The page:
Her generation cares as much about animals and the environment as about smartphones. They set up hotlines for stray cats and dogs injured in the clashes and cleared litter after each protest. They fended off vandals who sought to hijack the events. And they marched alongside “anti-capitalist Muslims”, an umbrella group for devout young Turks disgusted by the government’s pursuit of commercial gain at the expense of the environment, and, worse, of its Islamic credentials.
To all of them, Mr Erdogan’s grip seems as unshakable as it is stifling. This is because AK has no credible opponents. The struggle between old-style Kemalists and modernisers led by Mr Kilicdaroglu (an Alevi) continues to hobble the CHP. This may explain the perverse dismay the opposition felt when the government embarked on a peace process with the Kurds, who pose the only serious challenge.
The slavish media have nurtured Mr Erdogan’s sense of infallibility. Eager to curry favour, media bosses continue to fire journalists who criticise the government. The craven self-censorship plumbed new depths when the protests broke out. The mainstream news channels chose to ignore them, broadcasting programmes about gourmet cooking and breast enlargement instead. Infuriated protesters marched on the offices of Haberturk, a news channel. “Sold-out media,” they shouted, as ashen-faced reporters peered out of the windows.
Mr Erdogan intends to stick around. He has long wanted to succeed Mr Gul as Turkey’s first popularly elected president next year (hitherto incumbents have been chosen by parliament). Not only that: he wants to enhance the powers of the post “a la Turca”, as he puts it, enabling the president to dissolve parliament and appoint the cabinet. The protests have put a damper on what was already a fading prospect.
They may also hobble the effort to create a new democratic constitution, in place of the one written by the generals after the 1980 coup. Crucially, the new document might guarantee the rights of the Kurds. A parliamentary commission has made little progress, because the opposition parties keep throwing up new hurdles—objecting to the removal of references to Turkish ethnicity, for example, and to education in Kurdish. Even before the protests there were signs that Mr Erdogan would defer the constitutional question until after local elections next March. He will now be even warier of alienating his nationalist base by mollifying the Kurds.
Such stalling might jeopardise peace. Abdullah Ocalan, the imprisoned leader of the outlawed Kurdistan Workers’ Party (PKK) has been co-operative, renouncing demands for independence, declaring that the days of armed conflict are over and calling on the PKK to withdraw to Kurdish-controlled northern Iraq. Organised Kurdish groups have been glaringly absent from the protests, a sign that they do not want to put the peace talks at risk. But their patience may wear thin. This week there were reports of clashes with the army on the Iraqi border, the first since the PKK announced a ceasefire in March.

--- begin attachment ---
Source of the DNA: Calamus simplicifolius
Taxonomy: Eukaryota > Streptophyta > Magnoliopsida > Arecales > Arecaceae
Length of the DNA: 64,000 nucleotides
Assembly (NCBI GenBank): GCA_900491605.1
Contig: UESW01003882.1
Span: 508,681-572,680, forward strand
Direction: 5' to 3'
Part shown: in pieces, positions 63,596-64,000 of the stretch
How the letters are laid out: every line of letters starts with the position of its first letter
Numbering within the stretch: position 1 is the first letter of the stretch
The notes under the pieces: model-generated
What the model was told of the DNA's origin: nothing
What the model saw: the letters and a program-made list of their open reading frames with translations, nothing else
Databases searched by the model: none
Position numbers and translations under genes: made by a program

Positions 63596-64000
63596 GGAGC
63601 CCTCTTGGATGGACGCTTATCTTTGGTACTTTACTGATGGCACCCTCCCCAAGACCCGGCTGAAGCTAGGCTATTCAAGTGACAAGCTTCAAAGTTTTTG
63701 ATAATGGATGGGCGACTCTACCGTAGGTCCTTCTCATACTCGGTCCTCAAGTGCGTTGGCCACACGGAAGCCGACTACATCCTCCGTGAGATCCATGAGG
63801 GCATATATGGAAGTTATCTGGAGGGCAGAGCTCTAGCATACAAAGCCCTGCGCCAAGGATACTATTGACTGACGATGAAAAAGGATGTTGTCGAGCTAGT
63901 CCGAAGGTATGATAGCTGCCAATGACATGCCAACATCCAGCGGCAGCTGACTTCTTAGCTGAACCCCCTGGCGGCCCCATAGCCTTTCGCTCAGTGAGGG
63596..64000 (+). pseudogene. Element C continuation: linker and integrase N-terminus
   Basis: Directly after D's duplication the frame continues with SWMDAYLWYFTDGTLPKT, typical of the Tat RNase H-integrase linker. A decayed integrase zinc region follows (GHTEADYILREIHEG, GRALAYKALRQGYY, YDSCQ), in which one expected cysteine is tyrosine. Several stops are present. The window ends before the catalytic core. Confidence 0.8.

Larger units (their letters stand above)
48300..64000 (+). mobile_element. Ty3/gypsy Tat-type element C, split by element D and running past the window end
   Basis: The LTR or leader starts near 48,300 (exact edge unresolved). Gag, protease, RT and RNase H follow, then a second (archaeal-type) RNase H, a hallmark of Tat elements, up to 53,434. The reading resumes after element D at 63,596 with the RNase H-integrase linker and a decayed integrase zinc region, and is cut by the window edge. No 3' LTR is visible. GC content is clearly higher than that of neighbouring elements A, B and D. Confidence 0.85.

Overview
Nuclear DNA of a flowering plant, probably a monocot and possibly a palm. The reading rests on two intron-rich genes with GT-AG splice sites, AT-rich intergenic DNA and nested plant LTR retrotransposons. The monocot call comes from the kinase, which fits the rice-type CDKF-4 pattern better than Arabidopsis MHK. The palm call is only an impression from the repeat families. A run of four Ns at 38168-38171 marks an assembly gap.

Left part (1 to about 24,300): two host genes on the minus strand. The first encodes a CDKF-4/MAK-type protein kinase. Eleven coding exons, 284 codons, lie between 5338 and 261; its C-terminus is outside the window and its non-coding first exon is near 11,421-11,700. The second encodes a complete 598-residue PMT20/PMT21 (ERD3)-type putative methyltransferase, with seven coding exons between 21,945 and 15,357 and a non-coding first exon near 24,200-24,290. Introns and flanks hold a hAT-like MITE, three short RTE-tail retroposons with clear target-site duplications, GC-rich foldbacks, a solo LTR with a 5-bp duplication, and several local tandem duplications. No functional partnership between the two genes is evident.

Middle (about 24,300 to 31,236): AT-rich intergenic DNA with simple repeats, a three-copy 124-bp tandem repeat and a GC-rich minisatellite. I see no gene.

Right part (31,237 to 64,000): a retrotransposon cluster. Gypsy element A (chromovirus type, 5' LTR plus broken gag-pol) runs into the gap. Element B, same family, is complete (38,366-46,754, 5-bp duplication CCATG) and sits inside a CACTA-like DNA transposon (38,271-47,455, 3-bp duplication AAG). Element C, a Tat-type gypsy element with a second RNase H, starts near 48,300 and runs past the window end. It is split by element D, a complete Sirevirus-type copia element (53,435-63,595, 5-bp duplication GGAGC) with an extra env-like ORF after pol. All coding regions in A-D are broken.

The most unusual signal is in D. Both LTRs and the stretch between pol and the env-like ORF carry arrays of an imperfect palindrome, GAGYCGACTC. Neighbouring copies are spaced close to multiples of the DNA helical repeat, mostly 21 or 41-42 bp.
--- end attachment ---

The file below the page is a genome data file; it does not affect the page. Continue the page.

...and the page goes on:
For the first time since he came to power, Mr Erdogan looks vulnerable. This may encourage Mr Gul to make a bid for his job: under AK party rules Mr Erdogan cannot run for the premiership again. It is no secret that he would prefer a more malleable ally for the post, to retain his control over AK and the country after he leaves it.
The protests continued as The Economist went to press. But, when they end, there will be many uncertainties. What if Mr Gul decides to stand for a second term as president? Both the CHP and the far-right Nationalist Action Party would support his candidacy, as would Turkey’s most influential cleric, Fethullah Gulen. If he did, and stayed on, Mr Erdogan would be left with neither of the top jobs.
Mr Erdogan may be a natural autocrat but he is also pragmatic. Time and again he has pulled back from the brink. The Taksim rebellion is his biggest challenge so far. If he can swallow his pride and make real amends, Mr Erdogan could yet repair much of the damage. But polarising the country is in his nature. If that continues, a decade of economic and political stability under the AK party may yet come to a pitiful or even tragic end.